Here’s a summary of some of they key points from the first Flock session.
Making a commitment to (at least) one thing you will do to make Flock a success for you.
The end of the session was most important — your commitment is something we will check in with at the second and subsequent sessions. This commitment would make the most difference if it contribute to the conditions that will enable you to hear, understand, apply and learn from the Flock lessons. The sheet you completed with your aspirations, learning preferences, vision and strengths is a great reference point for this commitment, and for guiding your participation in the rest of the program (You can click on the image below to download the template if you want to)
Flock principles and characteristics
We designed Flock to be the best possible ‘return on investment’ for our time and money, and yours. We will keep our commitments to creating the conditions and providing the content that is most likely to enable you to succeed. You are also able to take responsibility for getting a good ‘return on investment’ yourself. From previous learning programs we’ve learned a lot about what enables participants to learn, grow, and develop their ventures. For Flock, we’ve distilled these lessons into three key characteristics you should aim to embody if you want to get the most out of this program:
- Open — open to new ideas, honest with yourself and others
- Reflective — stepping back to get a different view, evaluating what you’re doing, how and the outcomes…basically creating the space to choose different behaviours, strategies or approaches if what you’re doing now isn’t working.
- Responsible — everyone on this program is an adult and can be responsible for getting out of Flock what they want. Through reading, responding to requests, being an active participant in sessions and outside.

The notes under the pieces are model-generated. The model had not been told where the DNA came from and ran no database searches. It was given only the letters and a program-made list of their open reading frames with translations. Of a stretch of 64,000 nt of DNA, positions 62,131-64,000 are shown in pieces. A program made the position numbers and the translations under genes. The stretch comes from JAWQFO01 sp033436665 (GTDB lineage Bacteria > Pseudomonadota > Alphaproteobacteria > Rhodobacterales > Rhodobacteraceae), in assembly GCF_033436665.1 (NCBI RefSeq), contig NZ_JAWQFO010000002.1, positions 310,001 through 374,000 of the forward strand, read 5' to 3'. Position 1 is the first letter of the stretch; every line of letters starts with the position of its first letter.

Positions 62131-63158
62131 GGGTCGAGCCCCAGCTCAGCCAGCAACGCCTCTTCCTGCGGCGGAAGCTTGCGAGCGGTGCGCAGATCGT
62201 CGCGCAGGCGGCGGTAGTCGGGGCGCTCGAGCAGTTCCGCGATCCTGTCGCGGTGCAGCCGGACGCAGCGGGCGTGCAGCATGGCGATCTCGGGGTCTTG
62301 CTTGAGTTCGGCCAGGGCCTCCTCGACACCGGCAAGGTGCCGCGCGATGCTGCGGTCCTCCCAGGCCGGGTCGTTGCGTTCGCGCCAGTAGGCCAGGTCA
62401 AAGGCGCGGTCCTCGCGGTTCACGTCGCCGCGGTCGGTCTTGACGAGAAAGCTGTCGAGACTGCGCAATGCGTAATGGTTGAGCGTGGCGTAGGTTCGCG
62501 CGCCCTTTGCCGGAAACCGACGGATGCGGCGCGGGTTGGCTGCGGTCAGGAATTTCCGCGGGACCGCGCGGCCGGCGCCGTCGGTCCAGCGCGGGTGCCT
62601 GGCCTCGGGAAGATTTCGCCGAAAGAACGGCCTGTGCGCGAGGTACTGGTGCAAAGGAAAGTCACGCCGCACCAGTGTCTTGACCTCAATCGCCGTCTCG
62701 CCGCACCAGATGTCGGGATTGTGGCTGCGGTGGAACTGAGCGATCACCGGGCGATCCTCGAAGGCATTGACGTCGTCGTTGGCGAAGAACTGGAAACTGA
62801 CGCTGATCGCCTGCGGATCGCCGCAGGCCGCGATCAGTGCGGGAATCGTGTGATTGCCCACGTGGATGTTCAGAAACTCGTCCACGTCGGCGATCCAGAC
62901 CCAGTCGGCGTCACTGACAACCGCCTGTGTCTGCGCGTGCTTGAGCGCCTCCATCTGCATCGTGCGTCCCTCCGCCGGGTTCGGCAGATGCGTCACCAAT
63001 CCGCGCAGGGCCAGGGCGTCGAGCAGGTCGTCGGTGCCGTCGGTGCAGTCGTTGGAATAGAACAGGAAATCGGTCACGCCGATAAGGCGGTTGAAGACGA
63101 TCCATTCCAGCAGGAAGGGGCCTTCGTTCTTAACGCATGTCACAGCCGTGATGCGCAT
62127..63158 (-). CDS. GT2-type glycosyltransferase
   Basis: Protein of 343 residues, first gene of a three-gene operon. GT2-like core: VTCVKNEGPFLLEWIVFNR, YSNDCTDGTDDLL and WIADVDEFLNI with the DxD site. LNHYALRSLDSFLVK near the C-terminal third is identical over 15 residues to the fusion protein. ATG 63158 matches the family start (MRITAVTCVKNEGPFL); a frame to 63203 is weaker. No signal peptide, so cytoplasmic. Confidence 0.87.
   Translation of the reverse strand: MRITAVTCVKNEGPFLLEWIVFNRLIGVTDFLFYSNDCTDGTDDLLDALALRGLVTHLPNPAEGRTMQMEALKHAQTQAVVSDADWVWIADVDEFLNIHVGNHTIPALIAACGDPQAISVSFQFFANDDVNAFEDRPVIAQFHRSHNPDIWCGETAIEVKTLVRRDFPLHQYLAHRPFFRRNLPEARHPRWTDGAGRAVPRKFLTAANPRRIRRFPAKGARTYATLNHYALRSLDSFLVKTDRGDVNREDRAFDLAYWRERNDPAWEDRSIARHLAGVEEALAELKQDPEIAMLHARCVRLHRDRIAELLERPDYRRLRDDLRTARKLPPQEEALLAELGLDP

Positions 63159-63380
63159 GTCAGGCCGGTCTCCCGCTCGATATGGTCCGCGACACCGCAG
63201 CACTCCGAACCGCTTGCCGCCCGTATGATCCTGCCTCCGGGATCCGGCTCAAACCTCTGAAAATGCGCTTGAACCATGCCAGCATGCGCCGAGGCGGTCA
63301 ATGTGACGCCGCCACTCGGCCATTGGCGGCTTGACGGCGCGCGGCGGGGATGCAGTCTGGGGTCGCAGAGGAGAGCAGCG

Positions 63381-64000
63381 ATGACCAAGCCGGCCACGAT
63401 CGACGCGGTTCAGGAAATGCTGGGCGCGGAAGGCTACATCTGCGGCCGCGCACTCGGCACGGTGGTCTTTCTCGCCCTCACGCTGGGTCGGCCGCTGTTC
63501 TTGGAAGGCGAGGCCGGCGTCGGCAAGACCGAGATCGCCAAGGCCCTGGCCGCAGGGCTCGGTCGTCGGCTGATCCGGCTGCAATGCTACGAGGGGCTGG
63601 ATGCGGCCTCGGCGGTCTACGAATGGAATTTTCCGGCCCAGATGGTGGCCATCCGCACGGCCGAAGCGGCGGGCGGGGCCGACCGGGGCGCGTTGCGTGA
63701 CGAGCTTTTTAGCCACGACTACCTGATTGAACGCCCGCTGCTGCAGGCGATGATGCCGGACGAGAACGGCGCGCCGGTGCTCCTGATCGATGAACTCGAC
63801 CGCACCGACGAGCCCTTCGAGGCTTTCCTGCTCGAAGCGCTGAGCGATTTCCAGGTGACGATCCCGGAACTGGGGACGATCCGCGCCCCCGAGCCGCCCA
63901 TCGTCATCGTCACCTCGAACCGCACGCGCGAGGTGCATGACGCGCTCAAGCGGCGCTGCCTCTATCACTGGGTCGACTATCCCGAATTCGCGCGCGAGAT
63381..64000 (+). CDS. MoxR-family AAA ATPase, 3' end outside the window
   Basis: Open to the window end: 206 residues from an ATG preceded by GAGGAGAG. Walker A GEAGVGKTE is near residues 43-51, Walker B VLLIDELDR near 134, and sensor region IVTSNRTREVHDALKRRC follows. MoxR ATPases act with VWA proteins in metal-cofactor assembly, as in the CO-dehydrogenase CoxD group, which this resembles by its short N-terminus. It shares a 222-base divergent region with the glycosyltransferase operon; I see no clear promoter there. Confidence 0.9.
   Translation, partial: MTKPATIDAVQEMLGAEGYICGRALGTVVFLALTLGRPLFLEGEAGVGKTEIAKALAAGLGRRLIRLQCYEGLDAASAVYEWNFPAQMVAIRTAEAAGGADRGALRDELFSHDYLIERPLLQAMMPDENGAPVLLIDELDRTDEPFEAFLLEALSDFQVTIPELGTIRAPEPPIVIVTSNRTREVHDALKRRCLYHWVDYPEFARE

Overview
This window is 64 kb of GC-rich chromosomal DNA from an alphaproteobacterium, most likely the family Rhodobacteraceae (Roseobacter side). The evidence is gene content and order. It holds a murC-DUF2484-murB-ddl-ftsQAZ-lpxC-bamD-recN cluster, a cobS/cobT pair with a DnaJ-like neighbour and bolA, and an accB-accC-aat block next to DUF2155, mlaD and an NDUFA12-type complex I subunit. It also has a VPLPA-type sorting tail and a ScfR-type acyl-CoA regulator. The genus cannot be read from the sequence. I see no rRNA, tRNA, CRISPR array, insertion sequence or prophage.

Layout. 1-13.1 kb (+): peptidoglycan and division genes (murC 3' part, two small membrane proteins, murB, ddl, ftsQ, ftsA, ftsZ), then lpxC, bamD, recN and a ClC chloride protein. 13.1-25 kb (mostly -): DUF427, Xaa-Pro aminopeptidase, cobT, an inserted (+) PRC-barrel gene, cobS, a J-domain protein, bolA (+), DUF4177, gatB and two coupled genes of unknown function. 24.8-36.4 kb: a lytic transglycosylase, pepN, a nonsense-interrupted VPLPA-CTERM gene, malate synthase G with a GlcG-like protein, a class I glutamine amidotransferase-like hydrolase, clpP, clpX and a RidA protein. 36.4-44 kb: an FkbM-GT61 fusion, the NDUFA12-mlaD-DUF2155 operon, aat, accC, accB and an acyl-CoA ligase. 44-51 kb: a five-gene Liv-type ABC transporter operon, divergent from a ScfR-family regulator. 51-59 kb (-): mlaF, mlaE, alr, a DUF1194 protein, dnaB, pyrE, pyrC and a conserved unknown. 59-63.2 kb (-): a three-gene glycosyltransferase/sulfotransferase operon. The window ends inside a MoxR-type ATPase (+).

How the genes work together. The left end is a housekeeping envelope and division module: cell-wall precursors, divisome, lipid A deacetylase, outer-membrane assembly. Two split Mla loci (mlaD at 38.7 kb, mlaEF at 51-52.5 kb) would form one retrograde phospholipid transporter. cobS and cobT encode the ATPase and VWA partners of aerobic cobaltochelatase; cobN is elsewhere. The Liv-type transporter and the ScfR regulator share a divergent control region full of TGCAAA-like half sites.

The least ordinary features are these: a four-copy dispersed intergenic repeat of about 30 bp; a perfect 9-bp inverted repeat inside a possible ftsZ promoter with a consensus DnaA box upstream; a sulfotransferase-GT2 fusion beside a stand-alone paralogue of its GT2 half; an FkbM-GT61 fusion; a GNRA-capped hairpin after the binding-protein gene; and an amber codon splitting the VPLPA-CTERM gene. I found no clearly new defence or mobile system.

Framing your learning and experience as a learner
A few ideas about learning were addressed too:
- Learning zones — recognise when you feel in your comfort zone, stretched or panicked. Realise also that those concepts and feelings are just your own relationship to the experience or information, and you could (for the sake of your learning or venture) choose to relate differently. Doing something new will feel differently.
- Questions — there is a great couple of articles attached which are about the power of asking great ‘questions’. The question ‘why’ is always more powerful than ‘which’. For example you should be clear on ‘why’ you are using social media for promotion before you ask ‘which’ social media platform to use. You can go even further too, as Pollinators has its own set of 9 guiding questions that we currently use to guide our development, including : “What’s enabling of innovation and innovators” and “Is our harvesting (of ideas and learning) nurturing (for our members, community)?”
- Learning levels — a nice quote to summarise the experience of learning levels is that ‘opportunity knocks once, learning knocks repeatedly’. Rather than make the same mistakes (e.g. sending out important letters with spelling errors), reflect on how you’re learning and how that learning could be applied to other contexts (e.g. always find someone who can peer review your work – letters or otherwise) and about you as a learner (e.g. I don’t like asking for help, and I always leave things to the last minute, so no time for anyone to review).